If you visit here, you must send someone from your party down to the shoreline to speak, otherwise you'll find yourself doubting whether anyone could have heard Christ's words, because at the top of the hill the wind seems to carry words away. But if the speaker is at the shoreline, you'll be astonished at what you can hear --the place is a natural amphitheater.
All groups visiting Mt. Beatitude seem to share the instinct to read the entire Sermon on the Mount aloud while they're there, and it's a wonderful experience of unity in diversity to hear Christians from all over the world reading the gospels in their respective languages. In our group alone there was Spanish, French, German & English, but we also heard Japanese, Korean, Polish --and the colorfully dressed group from somewhere in Africa (Nigeria?) was reading in English.
As you can see from the photo, the lakeshore is marvelously untouched, so all the sites around Galilee are unspoiled and peaceful. Even though our visit here ended up overcast and a little drizzly, I could have stayed and enjoyed the quiet on the grounds for hours longer, recalling the words of another pilgrim who came here on a rainy day. (Photo credits.)

Capernaum

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What I Saw In The Holy Land, 8
These are the ruins of Jesus' adopted home-town, Capernaum. This weird-looking Church was built in the '90s, but it's not such a monstrosity when you're inside it. Like most churches built right over holy sites, it's octagonal in shape, to accomodate the treasured place beneath. This church has the tabernacle dead center, and the building is elevated, with a glass bottom in the center so that you can look straight down to the ruins of Peter's house. (Did I mention already the local joke about Peter betraying Christ because Christ healed his mother-in-law? Maybe I did. Sorry.)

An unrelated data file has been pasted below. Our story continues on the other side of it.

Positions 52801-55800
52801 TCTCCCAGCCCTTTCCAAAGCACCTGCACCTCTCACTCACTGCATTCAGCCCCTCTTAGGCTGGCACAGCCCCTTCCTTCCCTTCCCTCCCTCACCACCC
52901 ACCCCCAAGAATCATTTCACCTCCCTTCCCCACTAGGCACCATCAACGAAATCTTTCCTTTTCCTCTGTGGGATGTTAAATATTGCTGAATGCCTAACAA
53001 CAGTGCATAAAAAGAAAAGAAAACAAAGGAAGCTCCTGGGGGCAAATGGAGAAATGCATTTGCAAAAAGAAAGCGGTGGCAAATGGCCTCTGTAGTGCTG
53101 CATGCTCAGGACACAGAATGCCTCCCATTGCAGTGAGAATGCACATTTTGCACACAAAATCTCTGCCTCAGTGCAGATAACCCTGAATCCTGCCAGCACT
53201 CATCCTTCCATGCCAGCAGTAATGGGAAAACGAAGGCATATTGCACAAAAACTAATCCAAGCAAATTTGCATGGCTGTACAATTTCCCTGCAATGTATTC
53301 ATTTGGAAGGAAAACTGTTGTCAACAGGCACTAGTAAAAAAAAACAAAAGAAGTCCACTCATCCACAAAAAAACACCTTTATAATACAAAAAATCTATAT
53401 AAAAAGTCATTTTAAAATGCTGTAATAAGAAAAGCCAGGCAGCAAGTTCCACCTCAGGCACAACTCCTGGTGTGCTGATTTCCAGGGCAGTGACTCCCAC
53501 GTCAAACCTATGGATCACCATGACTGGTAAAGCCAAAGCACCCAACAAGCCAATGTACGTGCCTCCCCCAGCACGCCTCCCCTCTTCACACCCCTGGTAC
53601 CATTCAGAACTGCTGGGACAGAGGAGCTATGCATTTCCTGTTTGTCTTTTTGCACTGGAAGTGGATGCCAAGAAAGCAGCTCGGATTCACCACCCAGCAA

The above photo is taken from the ruins of the local synagogue, below, where Christ first proclaimed the Good News ("this day, this scripture is fulfilled in your hearing"). The ruins are of a 4th c. synagogue, but the Franciscans believe the layer of black basalt rocks at the base of the ruins is from the synagogue Christ actually preached in. Excavations here have given archaeologists a great sense of the daily life of people in Christ's time (see this excellent site on the research) because since Capernaum was never rebuilt as a place people live once it was destroyed, the site was "pure." For the same reason, this is one of the most satisfying places to visit if you want to be able to picture what the towns in Christ's time looked like. These are the first houses we saw that were completely constructed rather than being hewn from pre-existent caves. The most interesting discovery for me was how close people built their houses to the synagogue in these towns. You certainly understand after visiting how natural it was for Christ to stop at Peter's house after preaching --it was about a city block away-- and why the crowds in these towns all knew where Jesus was. These houses also give you a completely different mental picture of the incident from last Sunday's gospel in which the friends lower the paraplegic through the roof of the house (which may even have been Peter's house). I always pictured the pallet being lowered from a dangerous height, but in fact the paralytic man wouldn't have had far to go to reach Jesus, as the typical thatch roof wouldn't have been that much higher than a man's head.
Behind and around the synagogue are additional ruins and some graves --among which were cavorting some absolutely enormous rodents. Our guide said they were marmots, and maybe he was right, but they looked larger and less friendly than the marmot pictures I found on the web. These were like giant rats, but without the thin spiky tails. There is a creature in Israel called a fat sand rat, but I couldn't find a picture that would show me if that's what we saw. (They're going down in my journal as ROUSes of course.) Photos courtesy of Holy Land Photos.